Monday, May 24, 2010

An Open Letter to Boris Johnson

An open letter to the Mayor of London

Dear Boris,

I'm sure that like me, you cherish our right to protest. But like me you also believe people should obey the law. And also like me, you will no doubt believe that those who have the power to enforce the law should do so.

Tomorrow, the State Opening of Parliament takes place. It will be a magnet for the many tourists who visit the Capital. They will line the route to watch the Queen as she proceeds from Buckingham Palace through Parliament Square.

And what faces her when she gets to Parliament Square? A mini hippy camp. Over the last few years a few tents have been allowed to go up on the edge of Parliament Square. But in recent weeks the whole of the grass of Parliament Square has been taken over by people who don't seem to be there to protest about anything in particular. They even drape the statue of Winston Churchill with their banners.

The whole Square is an embarrassment to our city and our nation.

What I don't understand is why you and the Metropolitan Police have done nothing to enforce the law. If you or I launched a one man protest in Parliament Sqaure or Whitehall we'd be swiftly moved on under anti terrorism laws. Why is the law different for these people who now inhabit the Square? I don't happen to agree with the anti terrorism laws, but there are other byelaws which are being blatantly transgressed too. You know that and so do I.

I'm all for a quiet life and am well aware that the people now residing (and that's the right word) in Parliament Square would not go quietly. But a line has to be drawn, and you should draw it now.

Like most people I am embarassed whenever I pass the site, and yet I should feel proud of a Square that is home to the Houses of Parliament, the Supreme Court, Westminster Abbey together with many historical statues.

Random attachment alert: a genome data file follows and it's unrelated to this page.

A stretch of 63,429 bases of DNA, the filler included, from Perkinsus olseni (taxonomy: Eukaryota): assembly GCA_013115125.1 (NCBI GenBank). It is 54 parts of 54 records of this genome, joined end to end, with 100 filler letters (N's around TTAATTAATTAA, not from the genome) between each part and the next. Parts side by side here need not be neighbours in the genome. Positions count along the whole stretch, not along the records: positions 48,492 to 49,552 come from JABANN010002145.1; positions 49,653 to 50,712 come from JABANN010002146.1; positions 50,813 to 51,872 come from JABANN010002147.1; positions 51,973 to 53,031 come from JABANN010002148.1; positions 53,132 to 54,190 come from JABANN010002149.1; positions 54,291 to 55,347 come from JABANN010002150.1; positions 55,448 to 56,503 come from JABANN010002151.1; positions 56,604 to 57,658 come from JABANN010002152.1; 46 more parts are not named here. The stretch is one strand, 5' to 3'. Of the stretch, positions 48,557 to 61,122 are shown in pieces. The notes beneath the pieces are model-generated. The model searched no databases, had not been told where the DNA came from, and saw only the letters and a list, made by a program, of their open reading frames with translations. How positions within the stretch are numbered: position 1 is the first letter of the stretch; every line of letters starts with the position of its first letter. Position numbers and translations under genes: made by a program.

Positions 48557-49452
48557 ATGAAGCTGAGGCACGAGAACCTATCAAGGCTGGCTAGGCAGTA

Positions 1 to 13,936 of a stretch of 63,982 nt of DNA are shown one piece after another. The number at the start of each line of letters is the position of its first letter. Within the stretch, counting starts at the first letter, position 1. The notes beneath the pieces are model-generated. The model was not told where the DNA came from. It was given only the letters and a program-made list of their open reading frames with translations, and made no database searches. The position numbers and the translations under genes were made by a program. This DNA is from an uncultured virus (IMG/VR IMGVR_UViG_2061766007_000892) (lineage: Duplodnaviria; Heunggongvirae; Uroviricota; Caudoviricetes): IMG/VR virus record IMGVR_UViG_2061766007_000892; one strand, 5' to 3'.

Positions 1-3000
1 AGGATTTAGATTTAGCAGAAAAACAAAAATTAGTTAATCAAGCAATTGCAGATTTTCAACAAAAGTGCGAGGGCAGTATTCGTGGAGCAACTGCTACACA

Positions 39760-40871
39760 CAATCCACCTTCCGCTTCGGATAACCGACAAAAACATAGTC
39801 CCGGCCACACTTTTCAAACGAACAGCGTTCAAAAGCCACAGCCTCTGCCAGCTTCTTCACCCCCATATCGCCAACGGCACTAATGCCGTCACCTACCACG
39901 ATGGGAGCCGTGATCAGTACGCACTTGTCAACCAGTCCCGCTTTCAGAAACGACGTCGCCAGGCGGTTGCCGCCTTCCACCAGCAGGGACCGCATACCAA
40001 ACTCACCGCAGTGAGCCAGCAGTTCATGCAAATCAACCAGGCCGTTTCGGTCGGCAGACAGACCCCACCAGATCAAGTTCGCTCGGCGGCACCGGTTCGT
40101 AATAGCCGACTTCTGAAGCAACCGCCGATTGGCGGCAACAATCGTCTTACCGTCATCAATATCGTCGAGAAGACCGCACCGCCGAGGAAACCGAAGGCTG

Please do something about it. The time for action is long overdue

Kind regards

Iain Dale

41 comments:

JuliaM said...

Well said. I was up in Westminster on Friday, and the sight of this collection of dole-scrounging layabout scum was utterly beyond belief...

Stepney said...

Agreed. A bit of the Noriega treatment would be terrific.

Wagner - volume up to 11.

24/7

And spray the idle sods with soap. They hate it.

English Pilgrim said...

Couldn't agree more.

John R said...

Good letter, unfortunately I'm sure the soap-dodgers will all still be there tomorrow.

Shame we dont see a quick and decisive 3a.m. swoop to clear them out before H.M. goes to the HoC.

Paul said...

Save the hippies!

Hawkeye said...

Let them stay there if that's what they want to do, but please ensure that their "properties" meet the minimum standards required for housing in that part of town.

They should only need to spend a million or two each or, like any slum, it should be condemned as unfit for human habitation and bulldozed and the inhabitants rehoused on (say) Lundy or Rockall....

waymore said...

Could not agree more. Move them on, as a scurity precaution at least. Or offer them labouring work and they will gone in a flash.

Libertarian said...

Totally agree Iain

Joe Public said...

Did someone suggest there might be some cyclotrimethylene trinitramine in one of the tents?

Plato said...

Well said, Iain.

It's a disgrace and an eyesore.

mangalez said...

couldn't disagree more. think the camp is a wonderful example of our democracy. thing is, while the labour govt tried, you can't be selective about how you apply or enforce democracy. those people have every right to peaceful protest, and i think the fabric of our society can only be stronger for them.

Iain Dale said...

Mangalez, if this was a proper protest I might agree with you, but it isn't. It's a camp.

Andrew Ian Dodge said...

Wagner.. pah... how about good flag-waving country or better yet some face melting metal.

mangalez said...

Iain,

yes it is. i'm not sure many protest camps would look like an entry in the RHS. kind of goes with the territory.

Opinicus said...

You are supposing that Boris has either the will or the power to do anything about. The motley crew on Parliament Square are a disgrace but we deserve them.
Nothing can be done until we elect someone who will do something.
The political class are eunuchs

Paddy Briggs said...

What rubbish

Democracy and freedoms have occasionally rather ugly consequences. But to bulldoze this rather squalid camp would set us on the path which ends in Tiananmen Square. Leave well alone....

Mirtha Tidville said...